If you are or have a hunter in your life you are fully aware that it is open rifle season for whitetail deer. You can tell by the early morning wake ups, and the many smells of hunting; the tang of gun cleaning solvents, the clean aroma of cover scents, (spray me so a deer won’t catch a whiff of stinky humanity) and the occasional, “oops I spilled the bottle of eau de perfume of doe urine.”
Truly, I love hunting and all the work, effort and smells that go with it. The smell almost all hunters love the best, however, is the delicious, savory aroma of roasting venison wafting through the kitchen. Enjoying a meal of tender, mild, but still wild meat is inimitable. It is best served with a dash of boasting and long simmered in the gratification of self-sufficiency.
Unfortunately, what we often end up with is a chunk of tough, gamey, dry fiber on our plate that is better suited for shoe leather. The cook is often not to blame. Look to the hunter. Good quality meat starts in the field. How a hunter selects, harvests and processes the game will often have the most impact on the quality of the product on the dinner plate.
The harvest: A clean, humane kill is an excellent predictor of the quality of the meat. Animals that are pushed or experience long periods of pain and fright excrete high amounts of adrenaline that reduce meat quality. And, while hunters yearn for the boasting rights of a magnificent rack, an old buck that has spent a full autumn fighting, rubbing, scraping and chasing does will be lean and tough. Think hamburger or sausage.
Quick and clean field dressing: This is the result of practice and good knives. Entrails that are cleanly separated from the gut cavity ensures the meat is not tainted and reduces the risk of bacterial contamination. Carcasses will bloat rapidly and this process is accelerated in warm weather. Field dress as soon as possible.
Quick cooling: This is synonymous with good field dressing. Getting the carcass to 42 degrees or cooler as quickly as possible will help determine the “hanging time” you can allow for your deer. This is a judgment call that considers the outdoor temperature (is it 60 degrees or 20 degrees the day of a successful hunt?), how far you are from where you are going to hang or process your meat and your availability in the next few days to process it if you are going to process the meat yourself. A good hunter will let a deer go if the shot risks not retrieving the deer in a timely fashion.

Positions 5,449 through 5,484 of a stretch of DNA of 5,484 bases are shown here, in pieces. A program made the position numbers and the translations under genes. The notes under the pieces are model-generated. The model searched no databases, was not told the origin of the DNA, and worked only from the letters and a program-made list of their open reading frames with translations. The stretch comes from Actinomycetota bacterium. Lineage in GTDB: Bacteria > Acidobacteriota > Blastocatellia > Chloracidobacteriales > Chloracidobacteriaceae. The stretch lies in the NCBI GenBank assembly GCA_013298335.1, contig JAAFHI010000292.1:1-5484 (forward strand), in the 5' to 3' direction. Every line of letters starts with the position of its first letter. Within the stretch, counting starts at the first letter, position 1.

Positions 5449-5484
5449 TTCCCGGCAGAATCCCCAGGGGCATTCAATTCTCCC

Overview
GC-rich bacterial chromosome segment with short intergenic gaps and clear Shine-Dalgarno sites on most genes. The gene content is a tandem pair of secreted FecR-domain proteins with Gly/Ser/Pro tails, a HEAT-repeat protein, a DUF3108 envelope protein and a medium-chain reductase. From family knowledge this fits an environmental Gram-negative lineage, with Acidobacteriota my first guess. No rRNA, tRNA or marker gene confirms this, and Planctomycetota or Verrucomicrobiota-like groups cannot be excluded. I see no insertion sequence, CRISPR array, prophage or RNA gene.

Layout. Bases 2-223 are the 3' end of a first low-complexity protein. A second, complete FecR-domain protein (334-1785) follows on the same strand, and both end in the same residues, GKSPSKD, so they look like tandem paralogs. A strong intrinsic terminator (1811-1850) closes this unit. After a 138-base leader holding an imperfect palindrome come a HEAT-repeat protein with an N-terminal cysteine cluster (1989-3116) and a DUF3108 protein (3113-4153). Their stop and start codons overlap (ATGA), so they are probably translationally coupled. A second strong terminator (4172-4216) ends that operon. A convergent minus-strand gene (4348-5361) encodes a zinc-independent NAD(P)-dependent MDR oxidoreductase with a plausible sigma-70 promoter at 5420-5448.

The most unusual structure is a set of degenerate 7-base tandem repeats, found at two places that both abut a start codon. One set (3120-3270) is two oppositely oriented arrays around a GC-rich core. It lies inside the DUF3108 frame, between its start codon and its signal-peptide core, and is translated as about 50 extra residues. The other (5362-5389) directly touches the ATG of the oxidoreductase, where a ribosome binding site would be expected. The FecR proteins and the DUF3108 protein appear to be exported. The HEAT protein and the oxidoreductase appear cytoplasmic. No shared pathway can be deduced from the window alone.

Good trimming: Most people do not appreciate the gamey, tallowy flavor of venison fat. Most custom processors will substitute beef or pork fat to ground venison and sausage. If you are processing at home, you will want to trim off most of the deer fat. While I like lean venison, it is important to know which cuts are best turned into hamburger or pressure canned, which cuts make great steaks and which cuts should be long roasted for the perfect meal. Birds will appreciate deer fat as a source of calories during the winter. Add seeds to the tallow and hang from a suet feeder this winter and the birds will chirp “thank you.”
While most hunters freeze their venison, I also love the convenience of pressure-canned meats. Cornell Cooperative Extension can help hunters safely pressure can their venison. Water bath canning of meat will not destroy botulism spores, is dangerous and not recommended. For more information call the Cooperative Extension at 315- 788-8450.
Cathy Moore is a registered dietitian-nutritionist and the agriculture program leader at Cornell Cooperative Extension of Jefferson county. Contact her at 315-788-8450 or email@example.com.